Then, recently I read a book “How to listen to the world” by Ken Reitz KS4ZR. An excellent read, aimed mainly at people new to ham radio and shortwave listening but there is a lot of interesting information in there, especially regarding broadcast AM and receiver equipment which would interest the OMs as well.

2” Aluminium mast mounting

2” Aluminium mast mounting

In Ken’s book he recalls not being ready for field day and as the start time loomed, improvising an antenna by hooking his ladder to his ATU and it ended up working rather well! This got me thinking about my vertical issue and I have found getting lots of metal in the air certainly is an advantage with a vertical but it then gets into all sorts of difficulty as mentioned – swinging in the wind and ready to snap as soon as a heavy gust of wind hits it. That or we guy the antenna, creating cheese wire type hazards all over the garden.

That’s when I thought, I wonder if the mast that has played host to several lacklustre vertical antennas and currently just supports one end of my wire antenna would actually work as a HF antenna? Well, the cogs started turning and after some thought, I decided I would try.

Soon after the build began. In addition to the mast itself, I would use a 9:1 UnUn and an earth spike in the ground to create the antenna. I assembled the antenna with the radiating side of the UnUn connected to the mast via a short length of flexweave, attached to the mast by nut and bolt and washer, all waterproofed with silicone sealant. I also waterproofed the connections to the UnUn by wrapping the entire thing in self-amalgamating tape.
My masts I use now are a slot together affair but that was just for ease of shipping, I have also had a single length of pole in the past which would logically make no difference when using as an antenna. The 2” diameter aluminium pole is supported by 2 galvanised standoff brackets, attached to my garage-come-shack. This particular mast has a length of 9m in height and is mounted about 1 meter off the ground.

I set to work, building the simple antenna with a pre-built UnUn from my Pro Whip Antennas 10m portable antenna. I added 7 turns to the RG-213 feeder cable to act as an RF choke and once completed, I attached the other side of the feeder to my MFJ antenna analyser. No band showed a SWR of over 3.1:1 and most (including 160m were between 1:1 and 2:1).

Connections to the UnUn – flexweave to the mast and to the earth spike.

Connections to the UnUn – flexweave to the mast and to the earth spike.

OK so we know just because the SWR looks great it doesn’t mean its going to be a particularly efficient antenna. However on something like the 20m band this near ½ wave antenna is particularly “hot” and when switching between this and my Western HF-10, there were occasions where the vertical did outperform it on receive. It “gets out” too. My first contact was on 14.290MHz with OH1TD 59 report; I was using 60 watts. Later that evening I worked SP8K and OE5XJN on 20m and SV7LNX/P on 40m using 100 watts who gave 59+5, 57 & 55 reports respectively.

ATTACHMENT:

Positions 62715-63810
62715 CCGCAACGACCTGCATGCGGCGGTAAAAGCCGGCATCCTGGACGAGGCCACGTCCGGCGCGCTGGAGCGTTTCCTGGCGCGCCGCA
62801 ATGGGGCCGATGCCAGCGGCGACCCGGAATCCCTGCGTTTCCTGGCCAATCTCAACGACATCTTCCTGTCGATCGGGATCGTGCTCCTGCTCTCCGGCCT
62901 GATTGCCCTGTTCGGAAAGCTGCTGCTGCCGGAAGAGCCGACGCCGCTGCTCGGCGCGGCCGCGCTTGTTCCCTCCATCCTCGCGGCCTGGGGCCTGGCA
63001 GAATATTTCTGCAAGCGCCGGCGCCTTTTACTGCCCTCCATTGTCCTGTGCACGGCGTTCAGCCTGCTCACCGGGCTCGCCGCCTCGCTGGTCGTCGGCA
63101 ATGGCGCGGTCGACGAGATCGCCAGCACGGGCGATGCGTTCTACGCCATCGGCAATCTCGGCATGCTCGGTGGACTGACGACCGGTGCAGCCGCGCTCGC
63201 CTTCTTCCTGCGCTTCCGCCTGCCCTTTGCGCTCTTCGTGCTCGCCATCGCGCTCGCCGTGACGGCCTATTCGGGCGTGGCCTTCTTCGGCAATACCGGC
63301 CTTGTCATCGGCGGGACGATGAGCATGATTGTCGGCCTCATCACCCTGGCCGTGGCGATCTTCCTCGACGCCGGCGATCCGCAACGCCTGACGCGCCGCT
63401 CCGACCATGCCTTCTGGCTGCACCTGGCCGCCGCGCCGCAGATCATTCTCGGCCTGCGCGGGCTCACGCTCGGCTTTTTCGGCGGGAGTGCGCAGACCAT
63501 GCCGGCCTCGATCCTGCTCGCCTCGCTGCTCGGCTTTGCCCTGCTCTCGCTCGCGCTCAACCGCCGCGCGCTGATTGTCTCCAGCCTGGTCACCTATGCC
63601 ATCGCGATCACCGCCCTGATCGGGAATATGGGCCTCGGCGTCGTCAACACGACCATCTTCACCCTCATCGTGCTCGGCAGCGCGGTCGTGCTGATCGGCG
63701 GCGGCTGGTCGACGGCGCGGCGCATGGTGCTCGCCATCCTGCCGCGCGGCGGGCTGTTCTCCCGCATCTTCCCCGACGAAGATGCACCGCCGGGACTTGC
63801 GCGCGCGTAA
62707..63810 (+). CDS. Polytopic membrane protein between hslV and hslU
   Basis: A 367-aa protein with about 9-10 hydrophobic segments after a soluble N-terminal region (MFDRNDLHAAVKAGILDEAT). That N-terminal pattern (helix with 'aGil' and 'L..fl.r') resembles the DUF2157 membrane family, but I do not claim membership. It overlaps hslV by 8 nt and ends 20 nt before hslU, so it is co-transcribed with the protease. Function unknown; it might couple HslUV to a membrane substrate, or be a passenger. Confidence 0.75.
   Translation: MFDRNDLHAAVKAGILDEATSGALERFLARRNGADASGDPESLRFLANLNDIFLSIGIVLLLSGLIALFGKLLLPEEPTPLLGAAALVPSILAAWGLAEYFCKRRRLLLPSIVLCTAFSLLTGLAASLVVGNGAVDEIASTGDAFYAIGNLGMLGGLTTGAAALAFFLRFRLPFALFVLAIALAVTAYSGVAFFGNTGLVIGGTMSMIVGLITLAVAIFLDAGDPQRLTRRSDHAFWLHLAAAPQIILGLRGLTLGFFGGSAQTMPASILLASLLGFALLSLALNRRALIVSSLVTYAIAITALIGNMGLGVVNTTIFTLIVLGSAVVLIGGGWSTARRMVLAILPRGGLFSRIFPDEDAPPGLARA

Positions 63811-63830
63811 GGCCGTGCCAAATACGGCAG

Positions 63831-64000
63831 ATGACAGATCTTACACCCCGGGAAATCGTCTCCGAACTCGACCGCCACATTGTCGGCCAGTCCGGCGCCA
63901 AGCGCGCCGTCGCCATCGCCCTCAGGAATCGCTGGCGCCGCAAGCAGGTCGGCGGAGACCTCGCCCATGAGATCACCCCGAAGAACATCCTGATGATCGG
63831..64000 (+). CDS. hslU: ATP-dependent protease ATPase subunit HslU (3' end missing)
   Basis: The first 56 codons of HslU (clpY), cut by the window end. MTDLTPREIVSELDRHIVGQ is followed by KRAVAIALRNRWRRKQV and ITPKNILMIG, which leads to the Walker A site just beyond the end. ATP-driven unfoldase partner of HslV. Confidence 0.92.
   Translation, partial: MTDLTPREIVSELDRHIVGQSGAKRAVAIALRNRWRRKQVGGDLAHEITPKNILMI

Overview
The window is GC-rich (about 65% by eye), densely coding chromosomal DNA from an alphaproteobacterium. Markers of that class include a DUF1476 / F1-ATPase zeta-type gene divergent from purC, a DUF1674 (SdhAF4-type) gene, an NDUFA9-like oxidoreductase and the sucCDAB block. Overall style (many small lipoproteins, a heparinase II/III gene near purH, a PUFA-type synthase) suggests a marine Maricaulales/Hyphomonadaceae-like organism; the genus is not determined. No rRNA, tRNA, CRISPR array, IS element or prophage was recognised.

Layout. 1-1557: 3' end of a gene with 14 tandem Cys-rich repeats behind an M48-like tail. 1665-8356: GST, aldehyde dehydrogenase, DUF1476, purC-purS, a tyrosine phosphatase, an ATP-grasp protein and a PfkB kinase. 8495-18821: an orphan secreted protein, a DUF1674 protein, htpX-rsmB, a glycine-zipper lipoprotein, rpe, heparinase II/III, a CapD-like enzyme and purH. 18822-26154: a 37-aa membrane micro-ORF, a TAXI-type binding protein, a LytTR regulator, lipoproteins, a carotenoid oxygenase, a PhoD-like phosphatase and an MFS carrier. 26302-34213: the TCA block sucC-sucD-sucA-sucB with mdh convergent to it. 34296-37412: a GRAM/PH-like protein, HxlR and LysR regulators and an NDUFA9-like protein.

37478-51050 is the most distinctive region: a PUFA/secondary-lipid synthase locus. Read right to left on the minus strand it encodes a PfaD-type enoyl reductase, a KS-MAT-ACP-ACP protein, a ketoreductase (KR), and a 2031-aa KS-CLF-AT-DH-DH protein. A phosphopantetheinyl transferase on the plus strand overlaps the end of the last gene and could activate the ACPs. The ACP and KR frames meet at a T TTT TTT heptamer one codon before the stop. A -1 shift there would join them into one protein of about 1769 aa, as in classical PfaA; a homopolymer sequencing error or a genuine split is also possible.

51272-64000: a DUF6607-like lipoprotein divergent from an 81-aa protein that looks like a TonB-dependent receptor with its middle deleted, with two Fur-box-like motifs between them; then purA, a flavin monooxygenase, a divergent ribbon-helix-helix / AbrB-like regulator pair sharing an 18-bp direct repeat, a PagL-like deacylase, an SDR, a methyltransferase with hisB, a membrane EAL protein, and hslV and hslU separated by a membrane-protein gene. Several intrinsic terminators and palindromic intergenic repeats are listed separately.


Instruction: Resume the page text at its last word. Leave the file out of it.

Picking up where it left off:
One thing with verticals, they are generally more susceptible to atmospheric noise. This design is no exception. I found listening to the chaps on 1.933MHz rather difficult to hear on the vertical but the Western HF-10 received them better, mainly because of the reduced noise floor. The Western HF-10 is advertised as top band capable but I haven’t been able to get mine high enough or the ladder line vertical to allow for this. The solution is to use the vertical for transmitting and the Western for receive, achieved in my case by pressing the Ant A/B button on my LDG ATU when switching between TX and RX but could also be done with the A/B antenna switch on some radios, or using the RX antenna jack on others.

I am more relaxed when the wind is up now because, there is no weight being supported by the 2” aluminium pole other than the pole itself, so it would take an apocalypse type event or a strategically positioned lightning bolt to bring this antenna down. Additionally I have the accolade of being able to say I am using a homebrew antenna too, and it only took a few moments to build!

Photo showing Western HF-10 and Diamond X50N from other side.

Photo showing Western HF-10 and Diamond X50N from other side.

So, next time you are looking for a simple HF vertical, and with bad weather a part of life for most of us on this turbulent planet, why not look up at what your VHF/UHF collinear or small HF compromise antenna is actually mounted on and ask yourself:
“Is the mount actually a better antenna than the antenna?”

Update 05/10/2014: I have now added 3 radials to the “earth” side of the UNUN, which seems to have helped with the noise a little and from casual observations seems to be bringing up in performance a little more.

The Axeman is back!

May 17th, 2014

After many months of not having a station setup, I have finally gotten around to getting back on the air. The house purchase took 5 months to complete and (apparently), you can’t move in and setup radios and antennas straight away! When I first decided to buy the house, I thought of large beams and a “man size” antenna farm, but after getting a feel for the village tolerances and my own appreciation for the view at the back of the house, I decided to keep my station reasonably stealthy.

Antennas consist of a Western HF-10 and Sandpiper MV5+3 for HF and a Diamond X50N for 2m/70cm.